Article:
Digital Transparency

By BNieme | Trust and a transparent digital world.

You can successfully hack a $2B cryptocurrency network with only $1.5M

Blockchains may be secure by design, but researchers continue to show that the same is not true for the thousands of motley cryptocurrencies based on the technology.<p>Husam Abboud, a cryptocurrency researcher at FECAP University in Brazil, has demonstrated that it would take as little as $1.5 million …

Cryptocurrency

Facebook and Google hit with $8.8 billion in lawsuits on day one of GDPR

On the first day of GDPR enforcement, Facebook and Google have been hit with a raft of lawsuits accusing the companies of coercing users into sharing personal data. The lawsuits, which seek to fine Facebook 3.9 billion and Google 3.7 billion euro (roughly $8.8 billion in dollars), were filed by …

Privacy

Alexa recorded a woman’s private conversation and sent it to a random contact

It’s every smart home speaker owner’s worst nightmare: a private message recorded and sent to a recipient without their knowledge. But that’s what happened to a Portland woman, who told CBS News affiliate Kiro-TV that her Amazon Echo recorded an audio clip of her conversation and sent it to a …

Smart Homes

EU is livestreaming Zuck’s hearing — reluctantly

The so-called Conference of Presidents is made up of the leaders of the political groups of the European Parliament led by Parliament President Antonio Tajani. Albrecht, and the chair of the Parliament’s civil liberties committee, (UK Labour MEP) Claude Moraes, are not part of this “select” group, …

Social Media

Steve Wozniak tells us: 'We've lost our privacy and it's been abused'

<b><br>Sabrina Hoffmann, editor-in-chief of Business Insider Deutschland:</b> You've always seemed to be less focused on profit and power and more focused on just creating amazing computers. In times of the Cambridge Analytica scandal, manipulated elections and cybersecurity threats: are you disappointed by …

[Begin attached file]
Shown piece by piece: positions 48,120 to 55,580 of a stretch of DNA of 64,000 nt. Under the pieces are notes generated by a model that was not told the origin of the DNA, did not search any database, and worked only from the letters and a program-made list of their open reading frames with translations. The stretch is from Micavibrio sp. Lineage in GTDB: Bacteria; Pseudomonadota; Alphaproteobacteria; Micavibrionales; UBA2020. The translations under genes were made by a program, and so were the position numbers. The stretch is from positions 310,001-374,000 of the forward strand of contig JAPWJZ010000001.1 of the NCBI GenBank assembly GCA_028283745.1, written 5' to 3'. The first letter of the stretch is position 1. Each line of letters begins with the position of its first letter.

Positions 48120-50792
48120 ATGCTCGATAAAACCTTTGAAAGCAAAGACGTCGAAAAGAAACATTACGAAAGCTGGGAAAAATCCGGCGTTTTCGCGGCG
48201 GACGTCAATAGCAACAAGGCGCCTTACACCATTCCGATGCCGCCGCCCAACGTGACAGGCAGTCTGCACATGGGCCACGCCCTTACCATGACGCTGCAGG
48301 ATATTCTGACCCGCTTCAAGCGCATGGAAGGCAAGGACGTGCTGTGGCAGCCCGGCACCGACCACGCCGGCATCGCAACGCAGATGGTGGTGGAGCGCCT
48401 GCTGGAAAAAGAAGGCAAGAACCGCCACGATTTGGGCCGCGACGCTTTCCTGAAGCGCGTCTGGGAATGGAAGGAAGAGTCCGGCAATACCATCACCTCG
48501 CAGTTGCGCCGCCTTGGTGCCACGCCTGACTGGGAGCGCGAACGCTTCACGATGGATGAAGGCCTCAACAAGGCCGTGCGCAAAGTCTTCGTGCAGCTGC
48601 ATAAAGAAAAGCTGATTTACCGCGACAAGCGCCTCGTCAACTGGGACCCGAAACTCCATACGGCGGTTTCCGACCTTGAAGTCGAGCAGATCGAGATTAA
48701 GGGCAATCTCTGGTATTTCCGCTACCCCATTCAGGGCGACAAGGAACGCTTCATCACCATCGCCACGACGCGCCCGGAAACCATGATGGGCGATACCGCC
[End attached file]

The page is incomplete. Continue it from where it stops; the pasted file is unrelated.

Artificial Intelligence

Chinese officials are invading people's privacy by literally sleeping in their beds

Imagine government officials in your country all of the sudden move into your house for a week every other month. They sleep in your bed, sit and eat with you and your family, and report back to the government about it.<p>Since the beginning of 2018, this has been the reality in Xinjiang, China. The …

Human Rights

Facebook to UK parliament: No Zuckerberg for you

Following the Cambridge Analytica scandal, the UK asked Mark Zuckerberg to appear before a parliamentary committee in order to address questions and concerns about user data privacy. The CEO declined in March and the company sent CTO Mike Schroepfer to testify instead. But the UK's Digital, …

Internet

Another personality quiz is coming back to haunt millions of Facebook users

Welp, it looks like another quiz app may have exposed millions of Facebook users' personal data.<p>A personality quiz app created by researchers exposed …

Cambridge Analytica

3,000 Google employees demand an end to cooperation with military on A.I.

More than 3,000 Google employees wrote an open letter to CEO Sundar Pichai wanting out of what they term “the business of war.” Google senior …

Facebook suspends 200 apps in post-Cambridge Analytica clean-up